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Obama, Edwards and "Change"

Paul Krugman of The New York Times has struck a big chord in the blogosphere with a new column that basically makes the case for John Edwards (as opposed to Barack Obama) more effectively than Edwards himself has been able to do so far.

Krugman begins by stipulating there's not much difference between the two candidates on substance. He then makes two distinct arguments. The first is that by talking about bipartisanship and an inclusive approach to lawmaking, Obama is giving up leverage against corporate opposition to big domestic policy changes in advance, while Edwards is more realistically aiming at mobilizing anti-corporate public sentiment in a no-holds-barred, winner-take-all fight. The second is that Edwards as the Democratic nominee would ride a populist tide to a big victory, while Obama would probably win, but by a narrower margin that would limit his presidential power as much as his conciliatory rhetoric.

The first argument, which is also often made against Hillary Clinton, has always struck me as one that inflates tactical into strategic differences. Let's say Obama's elected president, and begins with an inclusive approach on health care. Let's say further that Krugman's right, and that corporate interests and/or conservatives prove to be obdurate in their opposition to any significant change. Has Obama lost or gained political capital with an initially conciliatory approach? Hard to say, as an abstract matter. If, on the other hand, John Edwards is elected president, and promotes a health care plan by way of an uncompromising assault on corporate interests, what will he do if he fails? Keep at it eternally until he wins, or compromise? That's hard to say as well, and it's even harder to say whether the Obama or Edwards approach would get the best and/or fastest results from a progressive point of view.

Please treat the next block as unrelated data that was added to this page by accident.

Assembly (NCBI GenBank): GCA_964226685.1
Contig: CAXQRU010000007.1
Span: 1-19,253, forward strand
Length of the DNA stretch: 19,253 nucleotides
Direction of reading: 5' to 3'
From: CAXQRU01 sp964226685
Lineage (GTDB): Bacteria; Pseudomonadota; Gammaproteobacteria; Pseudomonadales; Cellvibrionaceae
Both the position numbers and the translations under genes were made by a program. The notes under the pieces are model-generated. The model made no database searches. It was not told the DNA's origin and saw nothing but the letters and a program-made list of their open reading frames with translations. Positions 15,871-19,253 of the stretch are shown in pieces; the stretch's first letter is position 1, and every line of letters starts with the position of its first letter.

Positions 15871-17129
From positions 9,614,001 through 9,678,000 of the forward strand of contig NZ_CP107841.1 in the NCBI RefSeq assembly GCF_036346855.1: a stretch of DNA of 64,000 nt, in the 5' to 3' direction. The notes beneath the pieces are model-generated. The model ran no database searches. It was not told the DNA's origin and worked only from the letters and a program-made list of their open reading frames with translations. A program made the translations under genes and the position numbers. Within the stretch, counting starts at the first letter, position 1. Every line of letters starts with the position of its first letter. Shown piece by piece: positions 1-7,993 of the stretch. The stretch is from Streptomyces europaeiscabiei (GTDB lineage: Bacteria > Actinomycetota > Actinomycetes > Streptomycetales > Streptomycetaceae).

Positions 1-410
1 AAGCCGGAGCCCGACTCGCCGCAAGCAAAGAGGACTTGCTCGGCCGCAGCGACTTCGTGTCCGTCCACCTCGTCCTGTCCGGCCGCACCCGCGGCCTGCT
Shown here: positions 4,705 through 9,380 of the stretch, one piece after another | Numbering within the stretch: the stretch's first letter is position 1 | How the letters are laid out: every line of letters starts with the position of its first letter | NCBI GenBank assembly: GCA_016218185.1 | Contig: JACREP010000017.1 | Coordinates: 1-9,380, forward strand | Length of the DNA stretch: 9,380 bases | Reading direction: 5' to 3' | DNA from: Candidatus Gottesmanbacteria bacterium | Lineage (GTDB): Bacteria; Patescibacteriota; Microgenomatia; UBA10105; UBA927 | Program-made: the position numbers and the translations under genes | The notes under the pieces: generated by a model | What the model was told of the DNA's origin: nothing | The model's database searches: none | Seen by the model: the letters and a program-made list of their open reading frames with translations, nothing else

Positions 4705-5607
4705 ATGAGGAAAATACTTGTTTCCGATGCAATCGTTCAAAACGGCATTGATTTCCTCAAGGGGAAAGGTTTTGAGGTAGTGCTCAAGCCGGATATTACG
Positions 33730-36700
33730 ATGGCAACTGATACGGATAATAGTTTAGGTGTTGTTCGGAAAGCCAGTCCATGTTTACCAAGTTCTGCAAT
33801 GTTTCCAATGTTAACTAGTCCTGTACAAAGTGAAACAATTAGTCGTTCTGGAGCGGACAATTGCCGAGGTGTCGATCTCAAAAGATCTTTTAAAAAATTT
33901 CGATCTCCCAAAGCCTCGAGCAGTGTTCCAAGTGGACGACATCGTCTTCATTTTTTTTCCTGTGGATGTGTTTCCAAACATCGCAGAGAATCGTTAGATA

So in the end, the first argument for the Edwards approach depends pretty heavily on the second: the idea that Americans are begging for an anti-corporate, highly confrontational populism, and will reward its most forceful advocate with a big majority in 2008 and beyond.

There's not much question that anti-corporate populism is a sentiment that's on the rise, for the very obvious reason that the current administration and its GOP allies have engaged in a long pattern of mutually corrupting acts with corporate and other wealthy interests. But the idea that big majorities of Americans strongly support the idee fixee interpretation of corporate power--that it's the single explanation for everything wrong with the country and the world--is just not supported by much evidence. Krugman offers a single data point: "A recent Democracy Corps survey of voter discontent found that the most commonly chosen phrase explaining what’s wrong with the country was 'Big businesses get whatever they want in Washington.'"